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The 'leaders of tomorrow' are growing up, calling out thieves intent on stealing their future

Peter Kimani

The boys in my house—the future leaders—as one of their uncles calls them, are gently slouching towards manhood. The eldest, whose birth was heralded in newspaper pages sixteen years ago, now stands over six feet tall and has a baritone that can shake a thin wall.

On Wednesday night, as Kiharu MP Ndindi Nyoro enumerated his 3-trillion shillings budget and how the funds would be distributed, the future leader interjected in that booming voice: “Has he mentioned the Sh400 billion that will be stolen through corruption?”

I have no idea where he got his Sh400 billion figure, or even how he understands corruption. But I was glad he was paying attention to the debate on TV. Last August, as the presidential polls results trickled in, he was following a match on the English premier league.

This week, I corrected him that the amount haemorrhaged through corruption is twice as much, accounting for one-third of the entire budget. But I was proud that he was taking an interest in the affairs of his country, for it is his generation who will inherit it.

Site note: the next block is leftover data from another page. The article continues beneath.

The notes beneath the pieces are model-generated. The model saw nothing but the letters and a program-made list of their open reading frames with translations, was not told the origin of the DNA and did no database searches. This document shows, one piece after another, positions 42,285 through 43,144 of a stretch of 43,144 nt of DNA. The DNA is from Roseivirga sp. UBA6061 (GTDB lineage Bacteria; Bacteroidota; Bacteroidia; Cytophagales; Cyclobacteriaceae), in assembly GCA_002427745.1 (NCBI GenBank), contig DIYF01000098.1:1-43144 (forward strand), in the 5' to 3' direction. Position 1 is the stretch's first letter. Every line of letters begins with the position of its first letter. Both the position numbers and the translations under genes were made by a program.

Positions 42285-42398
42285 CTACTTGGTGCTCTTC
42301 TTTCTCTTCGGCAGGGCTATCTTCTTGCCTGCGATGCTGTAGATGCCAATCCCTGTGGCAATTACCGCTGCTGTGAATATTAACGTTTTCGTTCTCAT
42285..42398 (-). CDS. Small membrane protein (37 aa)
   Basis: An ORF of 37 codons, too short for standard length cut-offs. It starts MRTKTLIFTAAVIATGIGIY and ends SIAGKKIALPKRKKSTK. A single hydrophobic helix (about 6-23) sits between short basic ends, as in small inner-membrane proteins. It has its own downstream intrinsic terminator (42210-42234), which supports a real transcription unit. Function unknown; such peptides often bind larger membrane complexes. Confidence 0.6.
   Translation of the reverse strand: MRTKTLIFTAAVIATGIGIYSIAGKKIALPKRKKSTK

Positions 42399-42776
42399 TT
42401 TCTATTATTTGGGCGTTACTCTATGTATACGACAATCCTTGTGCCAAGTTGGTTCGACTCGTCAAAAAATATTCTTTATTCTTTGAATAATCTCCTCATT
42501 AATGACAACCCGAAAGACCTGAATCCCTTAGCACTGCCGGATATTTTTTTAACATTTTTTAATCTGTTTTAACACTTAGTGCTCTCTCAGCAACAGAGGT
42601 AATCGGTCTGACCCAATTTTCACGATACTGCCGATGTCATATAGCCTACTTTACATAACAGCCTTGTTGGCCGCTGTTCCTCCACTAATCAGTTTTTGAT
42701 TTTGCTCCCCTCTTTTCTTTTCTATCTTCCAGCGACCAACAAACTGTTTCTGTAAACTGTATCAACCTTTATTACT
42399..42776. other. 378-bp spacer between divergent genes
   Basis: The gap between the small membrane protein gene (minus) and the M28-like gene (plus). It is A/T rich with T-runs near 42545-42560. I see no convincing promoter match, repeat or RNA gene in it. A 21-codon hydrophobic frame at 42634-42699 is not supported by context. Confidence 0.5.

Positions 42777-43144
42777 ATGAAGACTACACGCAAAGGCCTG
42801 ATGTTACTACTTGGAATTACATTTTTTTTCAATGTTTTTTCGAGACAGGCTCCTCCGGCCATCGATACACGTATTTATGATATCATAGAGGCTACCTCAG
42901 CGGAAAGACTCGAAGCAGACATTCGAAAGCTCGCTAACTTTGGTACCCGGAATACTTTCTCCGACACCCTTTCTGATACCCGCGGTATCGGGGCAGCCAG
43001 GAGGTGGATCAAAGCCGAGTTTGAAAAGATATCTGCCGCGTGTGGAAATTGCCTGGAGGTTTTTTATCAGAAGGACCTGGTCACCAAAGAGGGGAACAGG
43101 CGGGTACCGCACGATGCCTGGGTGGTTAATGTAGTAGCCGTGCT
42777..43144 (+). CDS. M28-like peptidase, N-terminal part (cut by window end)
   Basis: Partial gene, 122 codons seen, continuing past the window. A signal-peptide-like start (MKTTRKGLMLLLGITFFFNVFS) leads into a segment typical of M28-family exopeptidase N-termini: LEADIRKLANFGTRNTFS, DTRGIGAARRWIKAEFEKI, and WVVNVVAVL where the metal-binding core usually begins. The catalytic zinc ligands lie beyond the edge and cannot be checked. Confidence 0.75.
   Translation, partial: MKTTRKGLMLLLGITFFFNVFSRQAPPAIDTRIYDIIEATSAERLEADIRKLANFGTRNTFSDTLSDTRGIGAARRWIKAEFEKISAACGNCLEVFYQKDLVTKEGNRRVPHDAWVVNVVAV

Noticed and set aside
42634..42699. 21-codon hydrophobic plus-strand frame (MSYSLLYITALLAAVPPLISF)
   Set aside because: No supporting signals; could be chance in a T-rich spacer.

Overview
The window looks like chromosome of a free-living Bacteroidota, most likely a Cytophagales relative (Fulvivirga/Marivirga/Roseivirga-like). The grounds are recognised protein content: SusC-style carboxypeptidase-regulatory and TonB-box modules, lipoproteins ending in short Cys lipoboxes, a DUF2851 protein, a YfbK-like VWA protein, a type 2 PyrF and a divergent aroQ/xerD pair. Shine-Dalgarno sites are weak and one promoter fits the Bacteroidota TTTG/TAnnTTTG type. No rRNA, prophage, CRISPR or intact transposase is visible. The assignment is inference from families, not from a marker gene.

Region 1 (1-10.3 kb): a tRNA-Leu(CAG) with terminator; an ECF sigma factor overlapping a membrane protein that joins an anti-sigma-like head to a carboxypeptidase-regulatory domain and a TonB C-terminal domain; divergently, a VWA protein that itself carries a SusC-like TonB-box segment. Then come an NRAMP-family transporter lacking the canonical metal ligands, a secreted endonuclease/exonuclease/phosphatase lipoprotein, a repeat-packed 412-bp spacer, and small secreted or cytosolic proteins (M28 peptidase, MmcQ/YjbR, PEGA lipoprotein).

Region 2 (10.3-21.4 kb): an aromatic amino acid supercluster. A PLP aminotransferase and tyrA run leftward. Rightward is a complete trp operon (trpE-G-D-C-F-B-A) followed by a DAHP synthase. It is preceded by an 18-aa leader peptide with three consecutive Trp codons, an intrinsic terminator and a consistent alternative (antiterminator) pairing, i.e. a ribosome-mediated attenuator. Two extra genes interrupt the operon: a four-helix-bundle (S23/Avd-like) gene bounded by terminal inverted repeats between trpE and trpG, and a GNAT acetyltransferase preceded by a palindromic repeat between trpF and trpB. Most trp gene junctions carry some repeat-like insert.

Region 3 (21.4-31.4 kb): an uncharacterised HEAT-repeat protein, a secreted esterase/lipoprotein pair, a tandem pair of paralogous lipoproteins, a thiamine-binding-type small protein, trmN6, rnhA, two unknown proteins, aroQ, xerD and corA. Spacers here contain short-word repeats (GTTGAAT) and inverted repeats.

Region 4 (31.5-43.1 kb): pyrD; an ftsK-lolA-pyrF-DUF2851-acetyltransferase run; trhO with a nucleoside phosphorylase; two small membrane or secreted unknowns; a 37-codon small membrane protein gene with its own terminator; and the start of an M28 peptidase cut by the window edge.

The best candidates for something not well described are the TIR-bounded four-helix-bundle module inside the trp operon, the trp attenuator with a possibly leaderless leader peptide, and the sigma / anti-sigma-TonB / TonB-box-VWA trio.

The youngest man in the family, now eight, has more than a passing interest in the news: he will inquire if we sit on a faultline that could occasion an earthquake, the sort that we saw buildings wrecked in Istanbul, Turkey, recently, or the flooding that deluged South Africa.

Once, during the campaign season, last year, as we drove past a political rally, he said: “Mimi nataka kuona Ruto! Nataka Ruto ashinde!” He neither explained why he wanted to meet the future Prezzo, nor even why he wanted him to win; it was enough he followed the proceedings.

But when 16-year-olds know their leaders to be thieves who are likely to steal their future, then there’s hope that some will rise to the challenge and drive the crooks out of town.

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